College wrestling: Tough, determined effort aids Goodwin at Worthington Open

WORTHINGTON -- Minnesota West Community and Technical College sophomore Ben Goodwin plowed through a perfect day at Saturday's 24th annual Worthington Open wrestling tournament. He won three matches and gold for his weight bracket, made up of a m...

Ben Goodwin
CALEB NELSON/DAILY GLOBE Minnesota West sophomore Ben Goodwin (top) works from his feet against an opponent in Saturday's Worthington Open college wrestling tournament.

WORTHINGTON - Minnesota West Community and Technical College sophomore Ben Goodwin plowed through a perfect day at Saturday’s 24th annual Worthington Open wrestling tournament. He won three matches and gold for his weight bracket, made up of a mix of 174-pound and 184-pound wrestlers.

Despite wickedly cold, blowing slow looming outside the Center for Health and Wellness and Worthington YMCA the show indeed went on. A few schools - totaling many expected participants - bowed out due to travel concerns. Either way, it was a fun event for all 58 participants involved, their coaches and their wrestling programs.

“It was an exciting day, especially since we have our new facility and our new gym,” Goodwin said. “There were a few schools that got held back but all in all it was a good day. My family came up from Lincoln (Nebr.). It was exciting.”

With Goodwin winning the tournament, five other wrestlers also competed for the Bluejays. West freshman Kareed Williams, at 125 pounds, came out with two losses to start his tournament, including a major decision to the day’s eventual runner-up - David Potratz of Augustana College -and Dillon Thoof, also of Augustana. At 141, Mike Tanner fell out of the tournament after losing by fall to Austin Jordan of Augustana and Clayton Buchanan of Northern State.

Jared Nickman, wrestling at 157 pounds for the blue-and-white, picked up a quarterfinal win against Morningside’s Nate Taylor in a 3-2 decision. He then lost to the tournament’s eventual runner-up, Bryce Andrews of Minnesota State-Mankato, by 3-1 decision to fall into the backside of the bracket. Nickman lost by fall in the consolation semifinals to Tanner Olson of Northern State.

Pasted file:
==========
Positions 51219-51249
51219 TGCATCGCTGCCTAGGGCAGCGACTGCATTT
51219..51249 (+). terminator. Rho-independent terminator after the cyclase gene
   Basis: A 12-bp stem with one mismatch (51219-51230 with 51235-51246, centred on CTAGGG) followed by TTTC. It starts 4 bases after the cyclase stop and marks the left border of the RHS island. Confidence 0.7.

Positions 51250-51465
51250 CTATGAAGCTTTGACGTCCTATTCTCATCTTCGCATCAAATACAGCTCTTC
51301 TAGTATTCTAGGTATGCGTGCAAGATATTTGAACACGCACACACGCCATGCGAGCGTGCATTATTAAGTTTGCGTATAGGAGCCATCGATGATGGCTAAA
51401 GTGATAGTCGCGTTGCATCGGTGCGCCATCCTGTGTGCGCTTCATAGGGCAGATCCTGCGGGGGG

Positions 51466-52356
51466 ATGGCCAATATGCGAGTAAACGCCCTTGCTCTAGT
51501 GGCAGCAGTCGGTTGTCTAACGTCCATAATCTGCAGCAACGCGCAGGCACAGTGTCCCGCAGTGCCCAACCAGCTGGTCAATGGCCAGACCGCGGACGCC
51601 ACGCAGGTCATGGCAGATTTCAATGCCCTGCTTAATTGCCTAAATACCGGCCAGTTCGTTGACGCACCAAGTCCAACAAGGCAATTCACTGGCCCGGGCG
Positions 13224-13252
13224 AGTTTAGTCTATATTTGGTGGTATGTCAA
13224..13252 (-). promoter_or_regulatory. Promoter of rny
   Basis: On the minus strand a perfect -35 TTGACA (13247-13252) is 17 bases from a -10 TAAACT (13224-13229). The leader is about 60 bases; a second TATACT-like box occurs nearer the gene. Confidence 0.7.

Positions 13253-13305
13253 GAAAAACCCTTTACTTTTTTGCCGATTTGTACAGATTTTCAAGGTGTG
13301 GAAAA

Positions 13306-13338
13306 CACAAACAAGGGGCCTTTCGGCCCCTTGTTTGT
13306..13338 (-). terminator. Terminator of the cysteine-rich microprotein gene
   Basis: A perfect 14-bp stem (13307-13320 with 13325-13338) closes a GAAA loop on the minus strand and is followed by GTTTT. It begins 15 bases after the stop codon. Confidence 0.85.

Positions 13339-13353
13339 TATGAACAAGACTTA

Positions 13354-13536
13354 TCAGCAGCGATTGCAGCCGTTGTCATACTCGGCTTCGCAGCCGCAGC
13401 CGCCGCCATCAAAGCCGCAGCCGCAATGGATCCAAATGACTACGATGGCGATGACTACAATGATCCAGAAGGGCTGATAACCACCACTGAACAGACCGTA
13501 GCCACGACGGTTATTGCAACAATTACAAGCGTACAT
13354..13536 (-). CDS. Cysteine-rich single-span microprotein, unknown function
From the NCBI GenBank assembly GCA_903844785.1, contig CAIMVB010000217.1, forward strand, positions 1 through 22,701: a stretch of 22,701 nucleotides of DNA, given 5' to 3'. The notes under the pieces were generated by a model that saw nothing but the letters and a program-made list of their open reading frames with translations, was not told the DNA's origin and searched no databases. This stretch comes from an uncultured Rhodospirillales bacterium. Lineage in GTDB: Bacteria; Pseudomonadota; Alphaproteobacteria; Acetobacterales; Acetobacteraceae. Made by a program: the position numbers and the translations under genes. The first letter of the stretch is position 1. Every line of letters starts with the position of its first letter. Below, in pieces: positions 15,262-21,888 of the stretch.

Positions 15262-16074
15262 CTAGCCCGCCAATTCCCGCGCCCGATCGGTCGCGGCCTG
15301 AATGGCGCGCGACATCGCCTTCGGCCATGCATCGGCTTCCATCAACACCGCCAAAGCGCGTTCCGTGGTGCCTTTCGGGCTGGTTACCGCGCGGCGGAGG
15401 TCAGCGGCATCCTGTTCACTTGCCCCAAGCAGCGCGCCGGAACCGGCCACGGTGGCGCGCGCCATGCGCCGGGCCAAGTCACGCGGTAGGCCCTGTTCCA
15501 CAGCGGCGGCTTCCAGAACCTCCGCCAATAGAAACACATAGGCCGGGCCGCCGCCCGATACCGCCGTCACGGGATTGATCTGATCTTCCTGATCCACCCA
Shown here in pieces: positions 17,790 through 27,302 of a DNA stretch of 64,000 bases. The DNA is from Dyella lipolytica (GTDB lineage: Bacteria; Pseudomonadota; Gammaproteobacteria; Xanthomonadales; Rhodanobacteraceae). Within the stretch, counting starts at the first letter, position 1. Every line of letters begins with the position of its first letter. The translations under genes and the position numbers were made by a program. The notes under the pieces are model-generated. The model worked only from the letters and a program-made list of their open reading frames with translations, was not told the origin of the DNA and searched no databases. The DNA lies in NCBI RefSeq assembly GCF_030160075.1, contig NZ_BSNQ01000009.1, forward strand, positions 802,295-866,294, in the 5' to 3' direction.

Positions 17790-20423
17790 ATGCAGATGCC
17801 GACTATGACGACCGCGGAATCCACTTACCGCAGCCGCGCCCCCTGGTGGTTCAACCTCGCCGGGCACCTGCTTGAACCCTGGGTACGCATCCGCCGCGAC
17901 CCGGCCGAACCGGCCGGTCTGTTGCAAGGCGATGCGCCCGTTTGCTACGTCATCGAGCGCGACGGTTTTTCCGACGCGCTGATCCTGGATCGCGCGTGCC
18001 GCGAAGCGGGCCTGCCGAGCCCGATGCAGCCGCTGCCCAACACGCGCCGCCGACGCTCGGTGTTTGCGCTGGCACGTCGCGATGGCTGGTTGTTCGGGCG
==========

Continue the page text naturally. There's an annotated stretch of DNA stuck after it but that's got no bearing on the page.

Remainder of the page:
At 197 pounds for the Bluejays, Zelius Morrow lost by fall and lost again on the backside. At heavyweight, Josh Valandra was defeated in an opening round outing but battled competitively on the consolation side and earned an exciting pin at 4:00 of his match with Tim Stephens of Northwestern College. Valandra fell out of the tournament when he was pinned by MSU-Mankato’s Kyle Dalske in the third consolation round.

Goodwin’s championship came with three decisions won over Southwest Minnesota State’s Ashton Bartlett, MSU-Mankato’s James Nelson and Southwest’s Vaughn Monreal-Berner.

Following his championship match - a 7-6 decision pulled out against a larger Monreal-Berner - a very pleased Goodwin spoke with a local reporter on his efforts for the day. It was Goodwin's second tournament win of the season. He reached nationals as a freshman at West and was second for Nebraska’s Class A in his senior year of high school.

“It feels good to win this tournament. I think I’m the first wrestler under (coach) Bob (Purcell) to win,” Goodwin said. “Bob’s a great coach and takes you in. He helps you one-on-one to do the things you need to do to get better. He cares so much for his wrestlers and has fun doing it.”

Not only does the Open provide valuable mat time for wrestlers from two-year schools such as Minnesota West or Northland but it also provides chances for coaches of four-year schools to see up-and-coming talent at the junior college level.

Even further, the Worthington Open hands redshirt wrestlers - and other non-starters from four-year institutions - a chance to wrestle competitively. It is a win-win on almost every possible level.

“It is good competition and you never know who you’re going to wrestle here,” said head coach Jake Stevenson of Morningside College in Sioux City, Iowa.  “There is a lot of high-end talent here. It’s mostly underclassmen and non-starters, so it allows us to focus on our non-starters a bit.”

For Minnesota West, Purcell said the day could not have gone on without all the support and help from volunteers, as well as the YMCA for the use of their gym. Goodwin’s efforts on the day were certainly the team’s takeaway headline but everybody on the team had a takeaway to learn from after facing such tough competition.


The Bluejays enter a dual meet Thursday night at Rochester Community and Technical College. Next Saturday, they will strap up for a trip to Chicago for the Dill National Invite.

“A lot of matches today were fantastic. Once again it is just the people here in Worthington that made this thing fantastic,” Purcell said. “I can go on and on with (names of) people who helped. I thought the wrestling was fantastic and the coaches liked it.”

Worthington Open Championship Results 125: Mascarenas (SDSU) dec. Potratz (AC) 6-1; 133: Oftedahl (SCSU) dec. Walton 5-4; 141: Donais (AC) dec. Butcher (SMSU) 7-6; 149: double forfeit; 157: Holler (SDSU) dec. Andrews (MSU-M) 8-1; 165: Bender (AC) maj. dec. Gainey 14-4; 184: Goodwin (MW) dec. Monreal-Berner (SMSU) 7-6; 197: Martin (SMSU) dec. Lettau (AC) 3-2; 285: Story (SCSU) maj. dec. Bridgeford 9-0. 

Related Topics: WRESTLING
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